We also learned that there was no way to refinance student loans at a lower rate after graduation. In a world where people with mortgages commonly refinance every few years to ensure they have the best possible rate, it seemed like student loan borrowers were at an unfair disadvantage. Your credit score, income, and other financial data tend to improve a lot after you leave school — shouldn’t that qualify you for a better interest rate?
As plans for our student loan refinancing product began to take shape, I was struck by the fact that we’d be making a meaningful difference in so many people’s lives. Today, the average SoFi refinance borrower saves about $11,000, and many save more than that. I think the knowledge that we’d really be helping people was as compelling as the business opportunity.
4. I struck a balance between preparation and taking the plunge.
Leaving a safe, salaried job for a startup is a difficult step for most people, so there’s a temptation to try and ask every single question, and picture every possible scenario, and be prepared for every potential outcome before you decide to take the leap. Going into a startup with eyes wide open is commendable, but if you take this step too far you run the risk of ultimately talking yourself out of it. The hard truth is that you’re taking a risk, and you’re not going to like the answers to some of these questions.
I think that, for some people, it helps to maintain a level of “optimal naivety” — prepare yourself wisely and ask yourself the hard questions, but know that you needn’t dwell on every possible outcome. None of your preparations can give you 100 percent certainty that what you’re doing is going to work, so at some point you just have to go with your gut. It sounds cliched, but it’s true.
After leaving my former company to co-found SoFi, there were many months in the beginning when I wasn’t sure I’d made the right decision. Luckily, as time went by and we began to gain some traction, it became pretty clear we were onto something big.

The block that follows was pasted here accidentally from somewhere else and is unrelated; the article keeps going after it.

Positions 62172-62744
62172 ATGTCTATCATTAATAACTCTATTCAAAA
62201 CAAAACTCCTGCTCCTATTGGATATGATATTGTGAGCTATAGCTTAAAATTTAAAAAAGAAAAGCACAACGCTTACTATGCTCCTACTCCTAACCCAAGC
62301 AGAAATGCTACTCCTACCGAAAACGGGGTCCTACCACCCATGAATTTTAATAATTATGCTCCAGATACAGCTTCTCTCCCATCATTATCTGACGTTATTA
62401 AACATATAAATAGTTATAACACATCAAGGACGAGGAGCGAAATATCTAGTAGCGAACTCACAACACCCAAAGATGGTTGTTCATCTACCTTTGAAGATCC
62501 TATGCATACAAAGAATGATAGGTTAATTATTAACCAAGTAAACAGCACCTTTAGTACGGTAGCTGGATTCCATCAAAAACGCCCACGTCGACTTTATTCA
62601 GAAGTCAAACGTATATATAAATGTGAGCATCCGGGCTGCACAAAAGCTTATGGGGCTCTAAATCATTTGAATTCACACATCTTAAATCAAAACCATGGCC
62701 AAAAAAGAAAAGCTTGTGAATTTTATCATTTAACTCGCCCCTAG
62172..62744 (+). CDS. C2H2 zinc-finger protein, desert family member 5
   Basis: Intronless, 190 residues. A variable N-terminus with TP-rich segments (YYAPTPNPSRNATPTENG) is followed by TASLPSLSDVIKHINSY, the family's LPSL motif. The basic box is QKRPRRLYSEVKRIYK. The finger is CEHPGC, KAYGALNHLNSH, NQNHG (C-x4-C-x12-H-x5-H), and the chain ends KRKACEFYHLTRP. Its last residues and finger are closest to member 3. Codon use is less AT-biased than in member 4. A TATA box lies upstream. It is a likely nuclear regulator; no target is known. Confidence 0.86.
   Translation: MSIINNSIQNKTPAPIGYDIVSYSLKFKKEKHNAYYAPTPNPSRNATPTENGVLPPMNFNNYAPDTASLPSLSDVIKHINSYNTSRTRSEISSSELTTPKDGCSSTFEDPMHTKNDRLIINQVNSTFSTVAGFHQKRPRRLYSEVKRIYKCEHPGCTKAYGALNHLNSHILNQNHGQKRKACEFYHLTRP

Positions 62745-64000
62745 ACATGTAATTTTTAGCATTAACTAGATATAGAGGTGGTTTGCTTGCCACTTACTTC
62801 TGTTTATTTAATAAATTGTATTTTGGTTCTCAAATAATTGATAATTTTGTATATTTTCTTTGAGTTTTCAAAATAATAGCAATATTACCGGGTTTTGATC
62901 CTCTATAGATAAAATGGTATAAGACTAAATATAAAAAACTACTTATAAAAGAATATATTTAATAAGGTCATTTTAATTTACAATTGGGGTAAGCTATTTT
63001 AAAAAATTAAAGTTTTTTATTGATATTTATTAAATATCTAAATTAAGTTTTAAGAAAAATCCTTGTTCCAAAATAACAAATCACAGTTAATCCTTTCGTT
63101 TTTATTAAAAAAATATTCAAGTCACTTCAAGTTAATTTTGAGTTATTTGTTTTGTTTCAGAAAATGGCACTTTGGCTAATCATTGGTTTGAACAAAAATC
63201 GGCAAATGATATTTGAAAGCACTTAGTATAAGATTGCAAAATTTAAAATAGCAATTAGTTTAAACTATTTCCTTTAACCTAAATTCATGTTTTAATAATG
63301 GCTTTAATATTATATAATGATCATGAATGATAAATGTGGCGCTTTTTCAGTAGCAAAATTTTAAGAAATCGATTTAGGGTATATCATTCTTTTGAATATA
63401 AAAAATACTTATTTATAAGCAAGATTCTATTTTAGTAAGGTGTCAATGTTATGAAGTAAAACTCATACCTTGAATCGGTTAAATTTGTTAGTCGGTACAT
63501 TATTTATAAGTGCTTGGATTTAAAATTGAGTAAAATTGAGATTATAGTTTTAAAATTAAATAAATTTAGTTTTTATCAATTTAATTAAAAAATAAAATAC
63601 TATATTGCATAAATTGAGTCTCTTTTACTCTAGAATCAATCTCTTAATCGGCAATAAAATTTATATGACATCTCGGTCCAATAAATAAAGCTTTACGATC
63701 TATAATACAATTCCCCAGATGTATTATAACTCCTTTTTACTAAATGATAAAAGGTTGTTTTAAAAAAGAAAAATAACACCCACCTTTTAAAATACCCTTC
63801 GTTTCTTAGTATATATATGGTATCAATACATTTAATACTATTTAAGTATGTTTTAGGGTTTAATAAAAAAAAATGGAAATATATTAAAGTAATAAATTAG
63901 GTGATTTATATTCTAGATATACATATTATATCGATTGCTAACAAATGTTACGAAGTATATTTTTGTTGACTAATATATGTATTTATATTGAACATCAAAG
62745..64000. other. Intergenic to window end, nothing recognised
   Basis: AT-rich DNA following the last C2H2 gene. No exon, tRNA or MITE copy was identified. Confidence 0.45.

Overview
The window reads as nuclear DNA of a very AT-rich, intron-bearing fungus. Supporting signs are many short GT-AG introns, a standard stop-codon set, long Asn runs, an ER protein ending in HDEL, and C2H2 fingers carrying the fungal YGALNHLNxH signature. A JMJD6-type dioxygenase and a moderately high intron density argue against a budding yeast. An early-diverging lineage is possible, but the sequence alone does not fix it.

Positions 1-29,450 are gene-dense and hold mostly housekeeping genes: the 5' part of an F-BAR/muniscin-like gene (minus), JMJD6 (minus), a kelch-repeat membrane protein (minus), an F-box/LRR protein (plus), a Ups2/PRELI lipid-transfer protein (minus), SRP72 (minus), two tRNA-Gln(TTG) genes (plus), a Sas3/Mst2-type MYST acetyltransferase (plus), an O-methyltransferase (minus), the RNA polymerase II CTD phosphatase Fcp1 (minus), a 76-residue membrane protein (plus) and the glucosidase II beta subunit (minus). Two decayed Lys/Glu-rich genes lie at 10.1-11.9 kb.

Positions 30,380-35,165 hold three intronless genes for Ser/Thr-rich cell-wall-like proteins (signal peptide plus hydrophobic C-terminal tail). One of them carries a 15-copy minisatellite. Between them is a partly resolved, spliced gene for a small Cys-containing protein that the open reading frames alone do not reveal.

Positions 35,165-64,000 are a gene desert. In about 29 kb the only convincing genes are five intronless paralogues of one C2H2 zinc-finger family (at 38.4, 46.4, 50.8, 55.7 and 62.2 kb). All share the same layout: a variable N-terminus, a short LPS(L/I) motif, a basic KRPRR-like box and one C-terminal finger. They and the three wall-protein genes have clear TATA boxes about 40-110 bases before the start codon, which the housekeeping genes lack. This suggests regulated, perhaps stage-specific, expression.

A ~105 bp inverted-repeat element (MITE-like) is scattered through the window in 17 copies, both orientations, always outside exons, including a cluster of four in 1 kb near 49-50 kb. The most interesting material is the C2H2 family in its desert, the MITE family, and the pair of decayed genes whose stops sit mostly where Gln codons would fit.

Almost four years later we’ve saved our customers nearly $300 million through student loan refinancing, and more recently, launched personal loan and mortgage products that leverage our same unique marketplace-lending model. Today, SoFi employs more than 200 people across multiple cities. All of this gives me a lot of pride.
Plus, despite all the uncertainty, it’s been a lot of fun along the way.
* Savings calculation is based on SoFi borrowers who refinanced between May 21, 2014 and Jul. 2, 2014. Prior to refinancing, these borrowers had an average $71,000 loan balance, an interest rate of 7.07 percent, and a lifetime payment of $99,239, assuming the standard Direct Loan term. After refinancing, these borrowers have an average lifetime payment of $87,456, based on a weighted average of new rates received across both types (fixed and variable) and all terms offered by SoFi with AutoPay. Savings calculation assumes borrowers make all payments in a timely manner and do not prepay.
This article is intended to provide useful information about personal finance, but it is not intended to provide legal, investment or tax advice.
Daniel Macklin is a member of the DailyWorth Connect program. Read more about the program here.